Developing Rapid Onset Antidepressant Drugs That Act at the NMDA Receptor

December 5, 2012 · Posted in Potential Treatments · Comment 

ketamineFor several years, researchers have been exploring potential rapid-acting treatments for unipolar and bipolar depression. Intravenous ketamine has the best-replicated results so far. A slow infusion of ketamine (0.5mg/kg over 40 minutes) produces a rapid onset of antidepressant effects in only a few hours, but the improved mood lasts only 3-5 days.

Ketamine blocks the receptors of the main excitatory neurotransmitter in the central nervous system, glutamate. Glutamate is released from nerve endings and travels across the synapse to receptors on the next cell’s dendrites. There are multiple types of glutamate receptors at the dendrites, and ketamine blocks one called the NMDA receptor, which allows calcium ions to enter the cell.

Some downsides to ketamine are the brief duration of its effectiveness and its dissociative side effects. The search is on for other drugs that are free from these side effects and that could extend the duration of rapid-onset antidepressant effects.

At the 2012 meeting of the International Congress of Neuropsychopharmacology (CINP), Mike Quirk of the pharmaceutical company AstraZeneca reviewed data on the intricacies of the glutamate NMDA receptor blockade and discussed the potential of AZD6765, an NMDA receptor blocker he and his colleagues have been researching.

The more the NMDA receptor is blocked, the more psychomimetic it becomes, meaning it produces hallucinations and delusions. For example, phencyclidine (PCP or angel dust) is a potent NMDA receptor blocker and psychosis inducer. For antidepressant purposes, a less complete or less persistent NMDA receptor blockade is desired. Read more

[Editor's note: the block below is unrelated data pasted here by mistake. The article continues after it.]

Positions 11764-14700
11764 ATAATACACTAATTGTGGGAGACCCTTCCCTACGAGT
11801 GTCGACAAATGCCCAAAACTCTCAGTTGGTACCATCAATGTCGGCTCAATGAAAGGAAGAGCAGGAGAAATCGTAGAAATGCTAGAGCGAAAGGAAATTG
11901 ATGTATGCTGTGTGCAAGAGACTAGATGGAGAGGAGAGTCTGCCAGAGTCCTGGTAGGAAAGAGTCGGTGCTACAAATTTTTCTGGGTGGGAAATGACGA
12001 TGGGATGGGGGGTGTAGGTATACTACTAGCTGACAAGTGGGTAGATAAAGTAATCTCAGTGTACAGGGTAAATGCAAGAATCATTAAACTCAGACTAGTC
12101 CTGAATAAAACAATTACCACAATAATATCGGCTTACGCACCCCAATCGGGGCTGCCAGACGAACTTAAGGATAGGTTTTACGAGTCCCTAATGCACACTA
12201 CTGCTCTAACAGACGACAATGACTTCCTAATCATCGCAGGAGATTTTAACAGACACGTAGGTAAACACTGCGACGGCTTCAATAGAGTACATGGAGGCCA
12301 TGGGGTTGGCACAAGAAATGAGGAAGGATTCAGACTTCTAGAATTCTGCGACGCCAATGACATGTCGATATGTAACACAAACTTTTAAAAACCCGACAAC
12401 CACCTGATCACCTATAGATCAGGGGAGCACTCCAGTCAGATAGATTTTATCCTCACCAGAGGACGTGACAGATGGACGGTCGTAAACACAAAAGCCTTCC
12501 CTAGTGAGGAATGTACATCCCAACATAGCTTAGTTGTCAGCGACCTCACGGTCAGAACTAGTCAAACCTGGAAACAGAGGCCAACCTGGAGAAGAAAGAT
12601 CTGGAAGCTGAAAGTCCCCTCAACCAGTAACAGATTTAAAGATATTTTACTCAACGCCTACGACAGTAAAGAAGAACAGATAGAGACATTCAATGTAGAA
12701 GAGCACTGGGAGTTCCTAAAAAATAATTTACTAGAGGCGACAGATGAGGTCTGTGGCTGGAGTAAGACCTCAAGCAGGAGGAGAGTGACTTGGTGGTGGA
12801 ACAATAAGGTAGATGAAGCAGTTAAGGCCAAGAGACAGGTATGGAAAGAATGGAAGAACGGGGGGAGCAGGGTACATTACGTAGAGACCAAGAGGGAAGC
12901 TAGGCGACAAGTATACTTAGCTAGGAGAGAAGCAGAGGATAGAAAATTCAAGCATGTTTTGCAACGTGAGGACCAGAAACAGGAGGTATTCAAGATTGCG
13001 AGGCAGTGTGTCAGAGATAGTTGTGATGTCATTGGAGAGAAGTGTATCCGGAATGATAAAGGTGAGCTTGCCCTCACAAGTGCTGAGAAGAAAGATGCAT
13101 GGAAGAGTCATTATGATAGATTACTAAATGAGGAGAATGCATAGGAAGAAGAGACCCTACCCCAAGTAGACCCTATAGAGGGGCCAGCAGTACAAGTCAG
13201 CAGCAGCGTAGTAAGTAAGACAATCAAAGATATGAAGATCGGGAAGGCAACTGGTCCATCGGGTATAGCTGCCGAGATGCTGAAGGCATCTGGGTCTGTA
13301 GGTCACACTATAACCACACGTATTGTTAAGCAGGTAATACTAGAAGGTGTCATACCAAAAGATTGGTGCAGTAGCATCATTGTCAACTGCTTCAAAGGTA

Rare Encephalitis Affects NMDA Receptor

October 14, 2011 · Posted in Neurochemistry · Comment 


At the 57th Annual Meeting of the American Academy of Child and Adolescent Psychiatry (AACAP) in October 2010, Nadine Schwartz reported that in a rare type of encephalitis, antibodies specifically target and bind to N-methyl-D-aspartate (NMDA) receptors, the major receptors for excitatory neurotransmission in the brain. Individuals usually develop psychiatric symptoms before neurological ones, and were previously often thought to be malingering or inventing their illness. Eventually they may develop profound cognitive and motor deterioration and many may require treatment in an intensive care unit in order to provide adequate respiration. Studies show that children with this syndrome appear to respond to anti-immune therapeutic approaches including steroids, plasmaphoresis, and antimetabolites.

Editor’s Note:  The recognition that auto-antibodies can attack the major receptors for excitatory neurotransmission in brain brings to light another potential mechanism that could explain neurochemical dysregulation in the neuropsychiatric disorders.